Mid90s review: Jonah Hill’s directorial debut dives into the world of skating

Written By: Alexia Ureña

Jonah Hill’s directorial debut, Mid90s, is a love-letter to the gritty world of skateboarding in Los Angeles.

The story follows the life of 13 year old, Stevie (Sunny Suljic), as he navigates the beginning of his adolescence. In an effort to move away from his disengaged mother Dabney (Katherine Waterston) and his abusive brother Ian (Lucas Hedges), Stevie finds solace in a group of older skateboarders. He is quickly immersed into a whirlwind of firsts, and is faced with new situations both dangerous and exciting. Stevie falls in love with skating in every aspect from its vast culture to the values it represents.  

Stevie’s new friends and the environment they live in may be rough, but there are strong feelings of brotherhood beneath the slight tension and competition amongst the crew. He is eager to be a part of the group, using both his innocence and strength to gain their trust and admiration.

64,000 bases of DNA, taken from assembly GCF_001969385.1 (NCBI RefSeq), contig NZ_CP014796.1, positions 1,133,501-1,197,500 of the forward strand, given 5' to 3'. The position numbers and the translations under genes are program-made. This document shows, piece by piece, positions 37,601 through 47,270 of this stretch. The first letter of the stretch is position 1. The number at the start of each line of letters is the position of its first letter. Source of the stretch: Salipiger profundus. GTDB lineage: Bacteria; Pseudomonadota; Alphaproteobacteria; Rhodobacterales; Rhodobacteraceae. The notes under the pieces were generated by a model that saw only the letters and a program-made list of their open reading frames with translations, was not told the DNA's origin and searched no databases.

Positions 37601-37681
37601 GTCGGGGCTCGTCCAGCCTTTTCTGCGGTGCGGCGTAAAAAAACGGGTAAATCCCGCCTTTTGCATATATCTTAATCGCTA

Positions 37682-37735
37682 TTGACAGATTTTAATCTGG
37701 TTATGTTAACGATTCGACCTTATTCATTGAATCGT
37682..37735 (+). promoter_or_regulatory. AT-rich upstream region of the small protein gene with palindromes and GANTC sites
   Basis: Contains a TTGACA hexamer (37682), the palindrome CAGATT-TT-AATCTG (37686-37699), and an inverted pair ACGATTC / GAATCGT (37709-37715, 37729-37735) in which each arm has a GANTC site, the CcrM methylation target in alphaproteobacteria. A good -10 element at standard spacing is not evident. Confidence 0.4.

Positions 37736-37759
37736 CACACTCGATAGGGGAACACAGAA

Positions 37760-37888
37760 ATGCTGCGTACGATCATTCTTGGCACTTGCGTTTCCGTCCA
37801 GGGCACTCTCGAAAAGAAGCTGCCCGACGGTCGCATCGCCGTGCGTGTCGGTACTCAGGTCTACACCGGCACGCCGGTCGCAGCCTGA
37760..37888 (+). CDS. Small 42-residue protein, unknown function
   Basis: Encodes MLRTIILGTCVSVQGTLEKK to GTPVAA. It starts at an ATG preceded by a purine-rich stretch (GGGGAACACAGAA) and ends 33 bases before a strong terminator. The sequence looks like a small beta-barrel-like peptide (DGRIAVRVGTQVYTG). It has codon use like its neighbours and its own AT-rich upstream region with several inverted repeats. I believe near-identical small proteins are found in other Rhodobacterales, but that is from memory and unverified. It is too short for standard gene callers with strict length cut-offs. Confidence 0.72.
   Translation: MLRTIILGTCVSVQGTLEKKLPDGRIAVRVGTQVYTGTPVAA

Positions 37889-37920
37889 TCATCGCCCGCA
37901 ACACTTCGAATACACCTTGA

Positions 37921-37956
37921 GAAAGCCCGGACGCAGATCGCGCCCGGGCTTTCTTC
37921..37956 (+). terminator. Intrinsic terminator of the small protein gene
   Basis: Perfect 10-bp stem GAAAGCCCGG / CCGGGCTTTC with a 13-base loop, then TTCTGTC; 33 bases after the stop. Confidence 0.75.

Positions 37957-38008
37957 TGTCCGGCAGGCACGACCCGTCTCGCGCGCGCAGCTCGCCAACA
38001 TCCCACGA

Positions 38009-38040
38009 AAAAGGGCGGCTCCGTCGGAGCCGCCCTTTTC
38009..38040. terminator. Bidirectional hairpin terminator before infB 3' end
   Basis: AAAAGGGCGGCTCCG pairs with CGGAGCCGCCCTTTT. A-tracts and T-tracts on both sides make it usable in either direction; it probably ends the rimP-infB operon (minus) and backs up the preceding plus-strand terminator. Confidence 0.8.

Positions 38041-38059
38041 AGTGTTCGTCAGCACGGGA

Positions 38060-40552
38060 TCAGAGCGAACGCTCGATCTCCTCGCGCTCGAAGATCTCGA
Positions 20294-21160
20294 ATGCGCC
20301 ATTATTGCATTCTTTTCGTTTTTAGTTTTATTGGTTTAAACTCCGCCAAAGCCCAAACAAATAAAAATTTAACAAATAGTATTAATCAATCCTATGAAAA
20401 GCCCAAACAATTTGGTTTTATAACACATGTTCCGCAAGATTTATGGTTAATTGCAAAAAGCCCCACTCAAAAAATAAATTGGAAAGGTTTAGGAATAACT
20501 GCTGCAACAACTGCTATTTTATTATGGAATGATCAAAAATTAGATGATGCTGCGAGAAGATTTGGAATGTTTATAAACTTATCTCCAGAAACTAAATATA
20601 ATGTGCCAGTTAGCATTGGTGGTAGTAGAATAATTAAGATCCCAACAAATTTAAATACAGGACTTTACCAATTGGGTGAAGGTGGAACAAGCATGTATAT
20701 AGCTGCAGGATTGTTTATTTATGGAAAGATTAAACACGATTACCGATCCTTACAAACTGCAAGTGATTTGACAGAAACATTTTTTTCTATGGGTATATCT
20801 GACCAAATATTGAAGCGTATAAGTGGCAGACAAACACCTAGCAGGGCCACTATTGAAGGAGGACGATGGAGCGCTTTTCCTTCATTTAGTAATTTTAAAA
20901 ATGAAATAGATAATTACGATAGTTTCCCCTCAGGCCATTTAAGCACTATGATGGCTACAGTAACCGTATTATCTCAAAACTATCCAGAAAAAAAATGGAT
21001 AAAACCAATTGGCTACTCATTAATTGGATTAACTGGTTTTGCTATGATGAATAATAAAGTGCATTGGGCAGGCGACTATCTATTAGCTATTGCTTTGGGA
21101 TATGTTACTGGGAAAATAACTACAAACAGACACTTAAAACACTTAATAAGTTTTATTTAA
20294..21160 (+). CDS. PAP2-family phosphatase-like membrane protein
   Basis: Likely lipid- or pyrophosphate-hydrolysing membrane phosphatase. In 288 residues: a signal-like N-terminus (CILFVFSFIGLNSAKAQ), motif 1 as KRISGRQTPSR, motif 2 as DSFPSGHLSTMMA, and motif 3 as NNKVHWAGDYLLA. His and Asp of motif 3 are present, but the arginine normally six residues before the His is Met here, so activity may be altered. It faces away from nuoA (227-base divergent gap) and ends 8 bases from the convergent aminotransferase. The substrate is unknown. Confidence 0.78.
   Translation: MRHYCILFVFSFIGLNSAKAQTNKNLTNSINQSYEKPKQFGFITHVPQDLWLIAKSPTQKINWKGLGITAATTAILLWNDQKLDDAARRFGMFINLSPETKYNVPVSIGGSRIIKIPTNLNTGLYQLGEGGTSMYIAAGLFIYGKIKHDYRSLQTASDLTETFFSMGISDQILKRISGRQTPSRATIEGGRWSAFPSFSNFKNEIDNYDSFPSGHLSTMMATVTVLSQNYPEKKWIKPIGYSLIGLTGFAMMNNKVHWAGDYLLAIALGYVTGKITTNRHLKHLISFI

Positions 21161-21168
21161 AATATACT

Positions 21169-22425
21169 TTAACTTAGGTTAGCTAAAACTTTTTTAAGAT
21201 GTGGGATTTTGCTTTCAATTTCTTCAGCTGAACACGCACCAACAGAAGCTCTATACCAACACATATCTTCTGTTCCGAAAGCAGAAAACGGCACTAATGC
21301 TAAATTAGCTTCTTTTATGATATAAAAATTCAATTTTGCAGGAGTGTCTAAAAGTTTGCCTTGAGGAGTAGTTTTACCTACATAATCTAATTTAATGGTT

Mid90s emphasizes the value of your chosen family, proving that you can build equally powerful bonds with friends and find happiness outside of a difficult home situation.

The movie truly does bring audiences back to the time of its title, with every detail in the film reminiscent of the decade of the Super Nintendo and Nirvana.

The movie is incredibly raw, feeling more like a documentary than a Hollywood picture at multiple points throughout. This is partially due to the fact that Hill opted to cast real skaters rather than professional actors (of which there are only two). The group of skateboarders spent their first acting gig playing a role that resembles their real lives and everything mentioned about the meaning of skating feels like it comes from their hearts.            

Audiences may not have expected Hill, an actor known for movies like Superbad or 21 Jump Street, to make a movie like Mid90s. While the film definitely includes some comedy, it covers a roller-coaster of emotions. It takes the audience through moments of pride and joy to several instances of gut-wrenching anxiety and tear-jerking sadness.

Hill and the cast managed to capture skate culture in its honest form, without patronizing a community that is often butchered in movies. Mid90s encapsulates a beloved era and captures the essence of Hill’s first love. The film is available on iTunes and Amazon on December 21.


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